Head of the Congressional Tea Party Caucus, lawyer Bachmann rose rapidly to public notice after she expounded on a string of contentious issues in often explosive language, yet leaving uncertainty about her specific opinion. In other cases she may have made “accidental” mistakes, like her statement that Obama made a trip to India that cost taxpayers $200 million a day. It only makes her all the more tactically similar to the first woman to run for President, stock broker and newspaper publisher Victoria Woodhull. Her rally call for “free love” scandalized the public who presumed she encouraged wanton promiscuity (which she even more provocatively didn’t seem to have denied). Some declared her a “cuckoo” while others depicted her as demonic. Woodhull actually advocated the equal right of women to chose or divorce their own husband and whether to become pregnant. With an evangelical base, and declaring herself a “fool for Christ,” Bachmann stated in veiled reference to Islamic nations, “not all cultures are equal.” Christian doctrine was also the base for Woodhull’s crusades, stating of women, “with the freedom to love who they wished. man is obliged to respect this freedom, then will this instinct become pure and holy.” One of her most frequent lectures was “The Human Body, the Temple of God.” Here’s a recreation of an impassioned feminist-Christian Woodhull speeches from the 1872 campaign:
Harry Truman’s intervention in the Korean conflict or approving the Marshall Plan for rebuilding postwar Europe are entirely at odds with Ron Paul’s’ philosophy that the federal government has no right to overseas interventions or regulate personal choices ranging from drinking to prostitution to education to marriage of any kind (a role for the states, he says). What makes them similar is not what they say but the startling way they’ve taken on their foes with unvarnished criticism in plain, direct words, spoken rapid-fire without pausing to politely parse their thoughts or drama to get attention. It’s so radically anti-politician, admits libertarian Paul, it keeps him in the underdog role and often ignored by the media. Truman just called it the “crackerjack” way. In the clip below (0:46 to 1:07), Truman even gives the common man some hell for not voting:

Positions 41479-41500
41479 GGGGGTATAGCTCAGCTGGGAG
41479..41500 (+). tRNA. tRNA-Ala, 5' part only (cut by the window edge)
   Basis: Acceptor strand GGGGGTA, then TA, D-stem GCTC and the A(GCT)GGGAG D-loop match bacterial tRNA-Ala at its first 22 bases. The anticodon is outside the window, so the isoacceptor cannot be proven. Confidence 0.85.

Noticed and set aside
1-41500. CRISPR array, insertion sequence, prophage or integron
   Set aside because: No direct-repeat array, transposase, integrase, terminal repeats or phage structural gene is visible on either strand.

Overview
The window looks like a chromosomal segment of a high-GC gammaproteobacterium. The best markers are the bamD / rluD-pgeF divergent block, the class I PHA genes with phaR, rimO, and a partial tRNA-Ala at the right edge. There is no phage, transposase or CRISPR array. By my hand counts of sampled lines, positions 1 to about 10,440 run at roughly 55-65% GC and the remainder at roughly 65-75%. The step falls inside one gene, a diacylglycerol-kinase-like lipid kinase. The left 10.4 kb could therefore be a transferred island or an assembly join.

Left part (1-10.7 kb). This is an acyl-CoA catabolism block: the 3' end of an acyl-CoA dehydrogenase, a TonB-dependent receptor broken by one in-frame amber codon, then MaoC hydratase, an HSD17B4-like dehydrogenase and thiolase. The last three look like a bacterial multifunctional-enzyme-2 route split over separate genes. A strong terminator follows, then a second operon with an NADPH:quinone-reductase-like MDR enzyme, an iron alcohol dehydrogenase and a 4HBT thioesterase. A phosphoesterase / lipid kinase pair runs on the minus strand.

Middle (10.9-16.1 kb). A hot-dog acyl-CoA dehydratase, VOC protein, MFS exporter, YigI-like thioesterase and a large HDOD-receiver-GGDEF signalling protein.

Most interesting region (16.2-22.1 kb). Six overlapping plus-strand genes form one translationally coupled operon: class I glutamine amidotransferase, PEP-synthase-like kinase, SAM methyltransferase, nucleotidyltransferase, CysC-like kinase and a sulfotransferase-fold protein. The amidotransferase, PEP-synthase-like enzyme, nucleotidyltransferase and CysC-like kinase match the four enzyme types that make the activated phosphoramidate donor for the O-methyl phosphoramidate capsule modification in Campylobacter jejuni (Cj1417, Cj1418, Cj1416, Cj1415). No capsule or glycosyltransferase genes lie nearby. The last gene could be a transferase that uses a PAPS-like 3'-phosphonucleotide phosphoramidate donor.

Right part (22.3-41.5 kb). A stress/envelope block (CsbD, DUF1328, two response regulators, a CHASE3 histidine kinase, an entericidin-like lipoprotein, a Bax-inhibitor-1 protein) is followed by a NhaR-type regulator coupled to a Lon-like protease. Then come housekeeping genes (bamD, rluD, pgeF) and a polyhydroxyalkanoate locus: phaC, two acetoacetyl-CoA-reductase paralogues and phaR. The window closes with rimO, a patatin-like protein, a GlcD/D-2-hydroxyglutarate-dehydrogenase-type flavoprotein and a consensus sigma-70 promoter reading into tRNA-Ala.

Cain is so original, that its a stretch to find a worthy match from the past. Like Eisenhower, he’s never held elective office, like even James Polk he’s a “dark-horse” who shows promise of bolting out from the pack and winning the race. He does, however, show more than superficial commonalities with Jimmy Carter. Both are Georgia Baptists who’ve often evoked God on the campaign trail and reference “common sense” as their guide on decision-making with a touch of steely confidence in their own opinions that some might see as inspiring, others as sanctimonious. Both also served in the U.S. Navy, evidencing a certain tidy mind, Cain as a mathematician, Carter as an engineer. While Cain rose within the Pillsbury Company to eventually save its bankrupt Godfather’s Pizza, then lead it into success as Chairman, Jimmy Carter’s stint as a businessman involved a lucrative and large peanut farming business. If the peanut became the ubiquitous symbol of the Carter campaign, can the pizza slice be far behind for Cain? Some of the Cain’s thematic touches in his campaign commercial are touched on in this one emphasizing Carter’s rural background. Although this campaign ad is a bit detailed – enjoy the Love Boat/Shaft music from the Bicentennial Era and the irrepressible Miss Lillian:
This just in….